Catwoman #50: Hughes does some great freaking covers when he isn't just painting boobies, huh? I'm glad somebody finally did a story about the ramifications of all the Satellite JLA mind-wipery that isn't just a bunch of characters' that peaked in the seventies opinions about it. All we've really seen is heroes bitching about it, so it's good to see what it was like for the villains involved, beyond having them do their typical out-for-blood routines. Should be a good storyline, somehow ending in Selina getting knocked up, if all the internet prognostication holds true.

She-Hulk #3: I hate Greg Horn. I don't know why, I just do. Where the Hell's Joe Jusko? Why is Horn the only guy doing workmanlike but boring painted covers now? Anyway, solid issue. Good art by a pile of guys and a fun little look back at She-Hulk's career. And reprints of two older issues. A comparative bargain at four bucks cover, considering Runaways goes for a mere dollar less and nothing really happened there.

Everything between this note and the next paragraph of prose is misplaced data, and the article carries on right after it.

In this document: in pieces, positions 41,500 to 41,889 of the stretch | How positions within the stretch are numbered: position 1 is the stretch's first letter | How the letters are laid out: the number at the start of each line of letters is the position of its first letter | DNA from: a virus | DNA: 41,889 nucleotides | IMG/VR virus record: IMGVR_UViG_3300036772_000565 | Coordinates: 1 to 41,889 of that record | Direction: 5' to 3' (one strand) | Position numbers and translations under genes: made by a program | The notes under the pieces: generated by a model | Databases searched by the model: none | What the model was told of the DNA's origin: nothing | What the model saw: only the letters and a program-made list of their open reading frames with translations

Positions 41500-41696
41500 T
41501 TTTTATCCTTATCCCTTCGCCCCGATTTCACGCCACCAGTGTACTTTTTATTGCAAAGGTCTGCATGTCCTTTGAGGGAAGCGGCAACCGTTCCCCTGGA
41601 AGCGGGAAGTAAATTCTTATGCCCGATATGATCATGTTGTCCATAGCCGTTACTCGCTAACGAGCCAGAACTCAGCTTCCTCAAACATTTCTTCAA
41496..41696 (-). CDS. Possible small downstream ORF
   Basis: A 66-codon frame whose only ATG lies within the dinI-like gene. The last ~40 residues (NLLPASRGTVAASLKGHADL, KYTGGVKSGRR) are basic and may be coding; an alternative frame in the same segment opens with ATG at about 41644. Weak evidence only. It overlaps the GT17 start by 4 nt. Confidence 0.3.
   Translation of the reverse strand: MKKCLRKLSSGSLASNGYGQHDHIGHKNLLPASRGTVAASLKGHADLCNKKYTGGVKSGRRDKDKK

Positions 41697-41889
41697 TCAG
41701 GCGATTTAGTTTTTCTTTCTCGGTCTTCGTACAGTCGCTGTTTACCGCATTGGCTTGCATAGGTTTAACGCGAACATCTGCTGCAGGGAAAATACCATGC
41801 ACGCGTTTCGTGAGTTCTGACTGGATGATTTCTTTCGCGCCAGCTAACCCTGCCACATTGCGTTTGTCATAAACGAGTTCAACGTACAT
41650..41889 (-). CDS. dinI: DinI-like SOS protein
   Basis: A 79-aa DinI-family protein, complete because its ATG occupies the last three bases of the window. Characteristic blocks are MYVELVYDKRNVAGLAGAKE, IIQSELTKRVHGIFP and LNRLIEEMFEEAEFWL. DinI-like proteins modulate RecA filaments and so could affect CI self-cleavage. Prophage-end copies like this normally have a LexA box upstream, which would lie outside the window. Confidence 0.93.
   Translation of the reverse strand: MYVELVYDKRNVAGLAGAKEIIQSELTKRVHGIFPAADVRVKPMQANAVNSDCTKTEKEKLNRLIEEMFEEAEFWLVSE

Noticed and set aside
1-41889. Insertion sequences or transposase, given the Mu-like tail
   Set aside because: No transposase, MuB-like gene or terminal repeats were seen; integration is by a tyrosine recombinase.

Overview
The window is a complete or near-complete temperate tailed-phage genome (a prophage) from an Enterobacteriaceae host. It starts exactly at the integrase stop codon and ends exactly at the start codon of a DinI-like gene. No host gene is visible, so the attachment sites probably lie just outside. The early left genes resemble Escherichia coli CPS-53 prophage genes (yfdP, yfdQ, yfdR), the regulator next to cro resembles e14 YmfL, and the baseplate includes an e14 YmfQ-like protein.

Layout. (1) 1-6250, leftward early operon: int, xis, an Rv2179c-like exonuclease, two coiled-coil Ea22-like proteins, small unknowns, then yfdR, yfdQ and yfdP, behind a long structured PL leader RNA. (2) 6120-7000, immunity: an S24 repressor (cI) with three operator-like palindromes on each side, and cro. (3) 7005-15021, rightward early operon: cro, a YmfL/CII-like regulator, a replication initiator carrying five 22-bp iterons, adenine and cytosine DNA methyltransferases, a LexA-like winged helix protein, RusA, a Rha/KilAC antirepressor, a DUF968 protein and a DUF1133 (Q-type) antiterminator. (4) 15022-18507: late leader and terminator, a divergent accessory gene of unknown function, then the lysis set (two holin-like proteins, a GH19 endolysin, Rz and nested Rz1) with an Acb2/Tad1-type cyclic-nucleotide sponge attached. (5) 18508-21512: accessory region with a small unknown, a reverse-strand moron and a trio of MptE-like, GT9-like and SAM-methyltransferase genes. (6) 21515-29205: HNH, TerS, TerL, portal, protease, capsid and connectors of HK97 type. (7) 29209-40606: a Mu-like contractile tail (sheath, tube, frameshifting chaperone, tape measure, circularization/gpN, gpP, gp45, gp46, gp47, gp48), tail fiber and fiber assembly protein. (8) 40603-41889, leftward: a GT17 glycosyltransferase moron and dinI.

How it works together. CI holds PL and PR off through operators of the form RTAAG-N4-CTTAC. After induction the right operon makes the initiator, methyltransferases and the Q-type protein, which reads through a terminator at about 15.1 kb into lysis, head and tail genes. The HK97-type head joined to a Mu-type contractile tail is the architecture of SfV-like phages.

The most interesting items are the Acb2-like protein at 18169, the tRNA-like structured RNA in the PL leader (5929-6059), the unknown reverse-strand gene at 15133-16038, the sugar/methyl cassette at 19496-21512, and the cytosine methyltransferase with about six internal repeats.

X-Factor #2: ...didn't the first issue of this ship, like, two weeks ago? It was way less than a month. Sook's inked by three different guys, but the art holds up throughout. I like the idea of a mutant team that does things that aren't strictly mutant-related. The X-Men, unless they're in a crossover, only fight this mutant villain or that guy what wants to kill all mutants, and damn if that doesn't get boring. A detective agency that just happens to be staffed by mutants is a good change of pace. I'd rather see more of Madrox and, having skipped all of House of M, I have no clue who Layla Miller is, so it's not perfect, but it's pretty damn good.

Justice #3: The best parts of this book have been the wacky things the villains are doing to play nice. The story ends in almost exactly the same place it left off last issue, except we've now seen Red Tornado fall victim to... well, the same thing that always happens to him. Poor guy's a walking cliche, always getting ripped into itty-bitty pieces.

Infinite Crisis #3: Whelming. Not overwhelming, not even dull enough to be underwhelming, it's just there and whelming. If you're looking for more allusions to COIE, we've got one giant yellow obvious tuning-fork-shaped one and a Hispanic character who's shaping up to take the place of a well-known hero. Here's hoping Johns makes him think in half-Spanish from here on out.